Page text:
java.lang.InterruptedException
    at java.lang.Object.wait(Native Method)
    at java.lang.ref.ReferenceQueue.remove(Unknown Source)
    at java.lang.ref.ReferenceQueue.remove(Unknown Source)
    at sun.java2d.Disposer.run(Unknown Source)
    at java.lang.Thread.run(Unknown Source)

Does anybody have any idea why this is happening? wait is never actually called inmy code so it has to be something else...

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2 Answers 2

up vote 1 down vote accepted

The easiest way would be to make your AutomaticUpdater a deamon thread prior to starting it:

AutomaticUpdater au = new AutomaticUpdater();
au.setDaemon(true);
au.start();

Setting a thread to be a deamon thread means that it will terminate immediately after all user-level threads in your program have terminated. Main is a user-level thread, so if it's the only user-level thread you're running in your program, then this should work. You won't receive any notifications, your updater thread will just die silently (I'm assuming that's what you want).

A second option would be to put a boolean somewhere in your code that tells the updater thread when to stop. You could check that boolean inside your updater's for-loop and have it return immediately when the boolean switches to false.

boolean running = true; //somewhere near the top of your class

...

//main launches the updater thread here

...

//inside updater's run() method:
for (String sURL : getURLs()){
    if(!running) return;
    pUpdater.process(getData(sURL));
}

EDIT

This all assumes that the libraries you are calling for database access do not run their own user-level threads. If they do, then you will need to stop those threads explicitly somewhere in your code for either of these solutions to work.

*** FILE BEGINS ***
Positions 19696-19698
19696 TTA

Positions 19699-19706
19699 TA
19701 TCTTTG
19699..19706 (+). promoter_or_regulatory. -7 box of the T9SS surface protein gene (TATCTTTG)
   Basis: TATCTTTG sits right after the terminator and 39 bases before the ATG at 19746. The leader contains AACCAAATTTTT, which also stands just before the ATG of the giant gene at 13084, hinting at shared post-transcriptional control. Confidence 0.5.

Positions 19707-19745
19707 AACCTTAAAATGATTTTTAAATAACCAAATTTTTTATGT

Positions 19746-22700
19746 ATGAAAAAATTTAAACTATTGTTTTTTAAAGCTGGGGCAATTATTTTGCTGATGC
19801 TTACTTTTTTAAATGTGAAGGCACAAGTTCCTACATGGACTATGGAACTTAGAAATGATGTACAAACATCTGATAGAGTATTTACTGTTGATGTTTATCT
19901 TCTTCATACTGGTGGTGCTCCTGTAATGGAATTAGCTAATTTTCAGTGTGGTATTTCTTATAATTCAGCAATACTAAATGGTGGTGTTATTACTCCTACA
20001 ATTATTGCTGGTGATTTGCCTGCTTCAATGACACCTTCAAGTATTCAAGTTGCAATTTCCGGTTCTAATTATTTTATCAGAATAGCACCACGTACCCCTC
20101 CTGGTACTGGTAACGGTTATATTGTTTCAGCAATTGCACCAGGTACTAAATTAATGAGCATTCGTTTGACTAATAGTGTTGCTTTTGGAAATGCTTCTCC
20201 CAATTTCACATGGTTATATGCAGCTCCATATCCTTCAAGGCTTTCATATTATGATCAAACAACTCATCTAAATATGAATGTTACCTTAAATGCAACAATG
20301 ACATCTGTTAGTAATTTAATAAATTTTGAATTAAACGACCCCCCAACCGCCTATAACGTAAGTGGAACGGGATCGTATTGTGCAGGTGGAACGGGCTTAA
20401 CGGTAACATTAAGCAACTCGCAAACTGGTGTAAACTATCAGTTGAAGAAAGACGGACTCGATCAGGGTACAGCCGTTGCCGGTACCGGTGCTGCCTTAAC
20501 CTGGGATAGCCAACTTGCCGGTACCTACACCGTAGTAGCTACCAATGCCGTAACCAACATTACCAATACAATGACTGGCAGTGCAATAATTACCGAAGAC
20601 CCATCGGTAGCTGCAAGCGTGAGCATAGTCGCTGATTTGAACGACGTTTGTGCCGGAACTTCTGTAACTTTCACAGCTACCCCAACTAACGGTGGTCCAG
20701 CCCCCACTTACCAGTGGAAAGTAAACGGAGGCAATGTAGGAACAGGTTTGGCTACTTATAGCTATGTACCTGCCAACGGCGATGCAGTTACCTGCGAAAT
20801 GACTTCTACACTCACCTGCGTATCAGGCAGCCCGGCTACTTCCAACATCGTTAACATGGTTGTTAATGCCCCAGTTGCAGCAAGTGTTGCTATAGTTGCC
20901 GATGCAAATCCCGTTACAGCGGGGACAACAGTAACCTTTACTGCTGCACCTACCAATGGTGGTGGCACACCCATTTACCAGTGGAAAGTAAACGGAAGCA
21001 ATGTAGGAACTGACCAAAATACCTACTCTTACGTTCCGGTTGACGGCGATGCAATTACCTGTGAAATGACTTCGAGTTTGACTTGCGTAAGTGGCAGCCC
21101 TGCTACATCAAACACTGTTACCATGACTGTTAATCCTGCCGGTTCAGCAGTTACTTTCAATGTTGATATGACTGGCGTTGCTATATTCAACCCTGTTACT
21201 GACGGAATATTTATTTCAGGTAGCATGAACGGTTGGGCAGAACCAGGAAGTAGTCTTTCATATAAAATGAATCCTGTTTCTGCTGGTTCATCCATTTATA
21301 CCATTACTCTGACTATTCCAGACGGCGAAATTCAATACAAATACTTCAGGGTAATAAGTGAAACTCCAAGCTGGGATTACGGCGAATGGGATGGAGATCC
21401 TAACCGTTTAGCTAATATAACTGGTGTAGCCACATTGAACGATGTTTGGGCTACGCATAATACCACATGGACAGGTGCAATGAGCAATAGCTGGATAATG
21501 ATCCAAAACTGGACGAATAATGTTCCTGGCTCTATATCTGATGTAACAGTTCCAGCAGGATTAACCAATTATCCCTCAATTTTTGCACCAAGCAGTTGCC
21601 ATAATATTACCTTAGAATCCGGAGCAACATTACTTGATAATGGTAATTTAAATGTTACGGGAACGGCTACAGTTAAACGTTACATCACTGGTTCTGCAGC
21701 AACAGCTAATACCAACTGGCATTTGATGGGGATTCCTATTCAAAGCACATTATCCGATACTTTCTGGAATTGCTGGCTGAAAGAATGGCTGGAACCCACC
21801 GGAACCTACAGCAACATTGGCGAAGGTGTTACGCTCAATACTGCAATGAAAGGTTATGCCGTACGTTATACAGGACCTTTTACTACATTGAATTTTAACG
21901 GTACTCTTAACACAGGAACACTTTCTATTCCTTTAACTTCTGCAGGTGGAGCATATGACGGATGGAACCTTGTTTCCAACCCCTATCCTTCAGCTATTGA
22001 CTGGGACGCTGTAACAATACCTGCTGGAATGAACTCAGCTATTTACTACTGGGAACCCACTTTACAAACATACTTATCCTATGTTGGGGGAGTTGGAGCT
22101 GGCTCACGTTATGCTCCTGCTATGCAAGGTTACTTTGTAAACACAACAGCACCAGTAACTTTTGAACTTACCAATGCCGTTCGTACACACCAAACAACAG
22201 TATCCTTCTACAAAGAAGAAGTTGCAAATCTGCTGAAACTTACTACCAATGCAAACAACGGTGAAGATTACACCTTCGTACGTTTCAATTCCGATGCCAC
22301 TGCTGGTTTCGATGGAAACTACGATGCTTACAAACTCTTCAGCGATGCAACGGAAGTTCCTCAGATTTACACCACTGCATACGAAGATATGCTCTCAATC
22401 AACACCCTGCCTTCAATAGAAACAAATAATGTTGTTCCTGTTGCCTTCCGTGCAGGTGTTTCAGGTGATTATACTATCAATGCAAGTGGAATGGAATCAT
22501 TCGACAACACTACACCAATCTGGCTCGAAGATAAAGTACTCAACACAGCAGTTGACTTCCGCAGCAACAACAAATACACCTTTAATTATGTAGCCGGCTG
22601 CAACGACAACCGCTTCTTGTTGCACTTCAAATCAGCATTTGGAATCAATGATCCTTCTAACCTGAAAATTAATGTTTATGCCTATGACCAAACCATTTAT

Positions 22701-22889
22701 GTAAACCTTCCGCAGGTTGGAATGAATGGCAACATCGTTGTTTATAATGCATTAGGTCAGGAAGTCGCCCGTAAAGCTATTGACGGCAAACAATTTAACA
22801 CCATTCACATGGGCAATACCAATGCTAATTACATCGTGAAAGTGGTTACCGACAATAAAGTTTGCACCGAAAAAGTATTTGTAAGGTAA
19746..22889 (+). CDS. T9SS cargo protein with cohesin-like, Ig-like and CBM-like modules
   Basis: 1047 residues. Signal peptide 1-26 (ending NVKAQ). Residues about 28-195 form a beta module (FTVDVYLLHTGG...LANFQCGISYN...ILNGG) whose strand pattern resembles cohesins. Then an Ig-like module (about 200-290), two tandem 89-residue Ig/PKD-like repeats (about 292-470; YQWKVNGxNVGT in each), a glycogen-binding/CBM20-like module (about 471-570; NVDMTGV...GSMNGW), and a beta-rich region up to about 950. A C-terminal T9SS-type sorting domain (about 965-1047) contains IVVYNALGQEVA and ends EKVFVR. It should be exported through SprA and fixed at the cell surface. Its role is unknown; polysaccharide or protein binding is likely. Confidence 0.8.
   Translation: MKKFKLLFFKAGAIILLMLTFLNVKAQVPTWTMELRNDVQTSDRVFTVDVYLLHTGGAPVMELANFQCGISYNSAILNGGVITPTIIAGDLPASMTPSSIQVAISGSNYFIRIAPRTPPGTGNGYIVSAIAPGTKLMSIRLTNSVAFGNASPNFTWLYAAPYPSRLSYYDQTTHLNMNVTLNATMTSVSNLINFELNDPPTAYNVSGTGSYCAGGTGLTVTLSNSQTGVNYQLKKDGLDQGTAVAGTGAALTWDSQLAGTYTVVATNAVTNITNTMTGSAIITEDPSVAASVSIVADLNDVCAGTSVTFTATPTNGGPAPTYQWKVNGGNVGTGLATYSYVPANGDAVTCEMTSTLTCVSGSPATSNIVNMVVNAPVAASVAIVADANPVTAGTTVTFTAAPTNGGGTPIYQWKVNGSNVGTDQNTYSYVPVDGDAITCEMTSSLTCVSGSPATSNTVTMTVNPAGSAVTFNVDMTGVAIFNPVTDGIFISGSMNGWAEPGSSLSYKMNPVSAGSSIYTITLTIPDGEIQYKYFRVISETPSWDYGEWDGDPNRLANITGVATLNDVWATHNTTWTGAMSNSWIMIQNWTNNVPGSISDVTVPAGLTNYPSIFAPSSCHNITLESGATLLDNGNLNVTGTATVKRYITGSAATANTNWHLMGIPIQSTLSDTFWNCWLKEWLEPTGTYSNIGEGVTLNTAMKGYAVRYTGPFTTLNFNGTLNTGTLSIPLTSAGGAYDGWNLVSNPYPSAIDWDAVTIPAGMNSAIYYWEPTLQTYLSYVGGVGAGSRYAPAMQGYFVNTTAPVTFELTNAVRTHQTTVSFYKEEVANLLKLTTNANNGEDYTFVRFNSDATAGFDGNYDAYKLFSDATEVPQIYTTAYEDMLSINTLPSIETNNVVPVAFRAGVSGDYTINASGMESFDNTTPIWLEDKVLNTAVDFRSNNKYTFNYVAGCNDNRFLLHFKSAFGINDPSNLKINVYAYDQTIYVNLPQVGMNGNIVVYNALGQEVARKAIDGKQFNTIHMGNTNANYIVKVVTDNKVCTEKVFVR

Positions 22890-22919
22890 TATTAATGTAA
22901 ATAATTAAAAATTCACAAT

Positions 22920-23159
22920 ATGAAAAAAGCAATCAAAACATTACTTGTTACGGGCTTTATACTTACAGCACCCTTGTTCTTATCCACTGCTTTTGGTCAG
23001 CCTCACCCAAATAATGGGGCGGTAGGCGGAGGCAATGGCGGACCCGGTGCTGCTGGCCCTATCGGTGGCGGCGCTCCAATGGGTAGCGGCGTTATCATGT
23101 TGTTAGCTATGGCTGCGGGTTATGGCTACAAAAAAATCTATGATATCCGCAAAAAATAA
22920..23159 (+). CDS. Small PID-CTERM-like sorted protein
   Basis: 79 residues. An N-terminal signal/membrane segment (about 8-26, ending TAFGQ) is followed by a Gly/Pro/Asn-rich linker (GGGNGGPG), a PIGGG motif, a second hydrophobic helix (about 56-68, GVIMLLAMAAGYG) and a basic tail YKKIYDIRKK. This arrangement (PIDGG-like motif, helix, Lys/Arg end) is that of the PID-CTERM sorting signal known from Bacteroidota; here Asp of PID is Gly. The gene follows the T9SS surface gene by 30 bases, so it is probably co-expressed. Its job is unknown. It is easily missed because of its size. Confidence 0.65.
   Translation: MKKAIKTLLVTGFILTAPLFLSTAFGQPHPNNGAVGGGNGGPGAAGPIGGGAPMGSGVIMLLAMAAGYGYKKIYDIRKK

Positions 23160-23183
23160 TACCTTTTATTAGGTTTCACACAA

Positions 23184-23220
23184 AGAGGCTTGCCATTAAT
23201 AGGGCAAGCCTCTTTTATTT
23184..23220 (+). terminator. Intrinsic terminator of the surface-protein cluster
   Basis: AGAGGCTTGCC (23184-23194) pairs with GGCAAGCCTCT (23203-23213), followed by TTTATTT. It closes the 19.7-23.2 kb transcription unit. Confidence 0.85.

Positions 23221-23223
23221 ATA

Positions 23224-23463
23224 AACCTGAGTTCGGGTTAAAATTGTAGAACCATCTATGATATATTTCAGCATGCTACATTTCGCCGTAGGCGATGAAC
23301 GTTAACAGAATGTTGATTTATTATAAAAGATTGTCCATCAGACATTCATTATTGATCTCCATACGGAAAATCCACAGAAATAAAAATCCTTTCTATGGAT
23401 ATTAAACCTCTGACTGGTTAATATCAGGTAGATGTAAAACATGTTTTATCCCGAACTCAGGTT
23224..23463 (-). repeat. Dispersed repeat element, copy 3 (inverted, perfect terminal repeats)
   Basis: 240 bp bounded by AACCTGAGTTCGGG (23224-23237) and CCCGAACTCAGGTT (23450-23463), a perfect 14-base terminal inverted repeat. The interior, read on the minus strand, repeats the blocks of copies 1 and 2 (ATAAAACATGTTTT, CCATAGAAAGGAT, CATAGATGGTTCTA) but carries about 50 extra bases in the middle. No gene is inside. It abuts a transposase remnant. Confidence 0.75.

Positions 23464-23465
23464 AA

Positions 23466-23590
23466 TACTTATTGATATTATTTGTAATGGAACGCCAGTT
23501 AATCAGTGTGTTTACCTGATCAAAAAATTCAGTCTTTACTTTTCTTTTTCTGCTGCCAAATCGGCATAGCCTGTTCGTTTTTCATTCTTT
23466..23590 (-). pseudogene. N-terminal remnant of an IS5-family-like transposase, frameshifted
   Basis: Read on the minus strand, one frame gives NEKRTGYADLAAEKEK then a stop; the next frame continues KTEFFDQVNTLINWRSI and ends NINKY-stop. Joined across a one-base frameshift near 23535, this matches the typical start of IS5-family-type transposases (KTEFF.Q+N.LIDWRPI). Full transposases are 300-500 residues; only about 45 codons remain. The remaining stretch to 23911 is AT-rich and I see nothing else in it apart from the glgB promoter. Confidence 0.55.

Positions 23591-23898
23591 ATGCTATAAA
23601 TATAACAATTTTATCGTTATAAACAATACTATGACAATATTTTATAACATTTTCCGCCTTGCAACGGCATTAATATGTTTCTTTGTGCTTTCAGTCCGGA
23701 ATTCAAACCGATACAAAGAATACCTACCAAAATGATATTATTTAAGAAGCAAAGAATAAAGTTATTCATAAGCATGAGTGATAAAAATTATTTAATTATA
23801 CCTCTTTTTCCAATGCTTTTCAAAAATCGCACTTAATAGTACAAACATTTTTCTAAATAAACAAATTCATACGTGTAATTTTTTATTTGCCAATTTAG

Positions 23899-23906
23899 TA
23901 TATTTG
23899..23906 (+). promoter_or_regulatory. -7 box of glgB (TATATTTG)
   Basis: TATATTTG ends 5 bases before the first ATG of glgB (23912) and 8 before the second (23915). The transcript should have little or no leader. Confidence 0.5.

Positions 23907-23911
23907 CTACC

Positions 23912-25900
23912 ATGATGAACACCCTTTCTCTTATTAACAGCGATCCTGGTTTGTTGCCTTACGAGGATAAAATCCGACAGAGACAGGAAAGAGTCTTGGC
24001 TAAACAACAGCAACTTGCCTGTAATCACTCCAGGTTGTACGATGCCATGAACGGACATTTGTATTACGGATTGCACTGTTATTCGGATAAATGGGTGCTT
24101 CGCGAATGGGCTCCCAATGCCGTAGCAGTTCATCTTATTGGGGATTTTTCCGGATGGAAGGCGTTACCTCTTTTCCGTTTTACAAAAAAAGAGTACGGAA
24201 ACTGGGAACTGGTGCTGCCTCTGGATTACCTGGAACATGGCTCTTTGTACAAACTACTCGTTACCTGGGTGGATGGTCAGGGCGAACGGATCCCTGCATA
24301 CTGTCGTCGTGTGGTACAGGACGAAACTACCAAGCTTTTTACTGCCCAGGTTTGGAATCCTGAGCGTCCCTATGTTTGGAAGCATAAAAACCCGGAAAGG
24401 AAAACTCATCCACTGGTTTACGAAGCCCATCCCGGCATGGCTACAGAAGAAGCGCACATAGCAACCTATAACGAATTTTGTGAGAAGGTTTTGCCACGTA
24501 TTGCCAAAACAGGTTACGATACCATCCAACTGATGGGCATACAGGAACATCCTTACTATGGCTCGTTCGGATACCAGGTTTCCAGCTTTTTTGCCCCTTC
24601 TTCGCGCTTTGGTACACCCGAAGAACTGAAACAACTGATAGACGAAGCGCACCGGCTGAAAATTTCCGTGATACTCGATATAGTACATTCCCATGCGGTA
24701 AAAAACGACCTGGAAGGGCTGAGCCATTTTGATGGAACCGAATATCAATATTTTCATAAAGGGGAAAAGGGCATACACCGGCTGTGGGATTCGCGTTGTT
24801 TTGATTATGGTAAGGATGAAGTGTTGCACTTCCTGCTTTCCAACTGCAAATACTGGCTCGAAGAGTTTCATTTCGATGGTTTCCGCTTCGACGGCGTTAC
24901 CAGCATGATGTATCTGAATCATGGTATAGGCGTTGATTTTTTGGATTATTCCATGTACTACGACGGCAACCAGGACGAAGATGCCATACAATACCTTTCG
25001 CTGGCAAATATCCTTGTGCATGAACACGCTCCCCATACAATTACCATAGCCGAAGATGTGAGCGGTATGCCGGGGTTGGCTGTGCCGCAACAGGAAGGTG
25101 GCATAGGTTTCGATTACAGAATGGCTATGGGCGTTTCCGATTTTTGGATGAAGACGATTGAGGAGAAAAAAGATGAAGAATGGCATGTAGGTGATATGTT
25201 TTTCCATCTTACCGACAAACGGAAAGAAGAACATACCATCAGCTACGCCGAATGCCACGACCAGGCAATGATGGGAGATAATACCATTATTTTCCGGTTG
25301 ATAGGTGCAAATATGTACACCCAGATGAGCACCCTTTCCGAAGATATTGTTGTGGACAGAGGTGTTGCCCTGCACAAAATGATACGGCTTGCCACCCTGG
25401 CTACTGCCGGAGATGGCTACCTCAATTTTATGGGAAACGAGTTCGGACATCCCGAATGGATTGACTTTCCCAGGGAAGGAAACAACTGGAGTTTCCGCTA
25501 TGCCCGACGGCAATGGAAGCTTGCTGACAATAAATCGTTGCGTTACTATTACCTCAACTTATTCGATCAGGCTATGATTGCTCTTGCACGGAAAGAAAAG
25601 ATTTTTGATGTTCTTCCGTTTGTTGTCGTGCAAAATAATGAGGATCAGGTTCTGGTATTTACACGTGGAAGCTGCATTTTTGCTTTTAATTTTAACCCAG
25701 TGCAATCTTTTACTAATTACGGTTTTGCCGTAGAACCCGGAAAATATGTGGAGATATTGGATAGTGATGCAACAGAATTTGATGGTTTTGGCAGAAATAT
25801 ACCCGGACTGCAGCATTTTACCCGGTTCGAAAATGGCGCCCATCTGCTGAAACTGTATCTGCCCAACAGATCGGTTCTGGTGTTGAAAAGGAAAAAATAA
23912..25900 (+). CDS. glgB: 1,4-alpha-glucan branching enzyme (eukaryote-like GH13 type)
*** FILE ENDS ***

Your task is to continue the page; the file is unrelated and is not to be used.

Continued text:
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In the second option, I would suggest using interrupted() instead of boolean running as this is built in functionality (convention). –  Pescis Feb 18 '13 at 17:29
    
I looked at daemons the only problem is the database should be closed, as I understand it a daemon thread just drops everything and dies, leave the database open? as for the second option, I also thought about that but it still means the current process (which could be a large amount of data that needs inserts, each process in the manual updater represents one update file.) runs before the thread ends and the program truely dies –  J_mie6 Feb 18 '13 at 17:32

You should:

  1. Consider using a scheduled executor, or timer, or Quartz, as opposed to rolling your own periodic processor. With a scheduled service you can call shutdownNow, and with a timer task you can call cancel to attempt stopping current and future jobs.

If you decide to stick with you current design then you should:

  1. Design an explicit shutdown method on your updater, and call it from your main thread prior to exiting your app.
  2. Implement Runnable, as opposed to extending Thread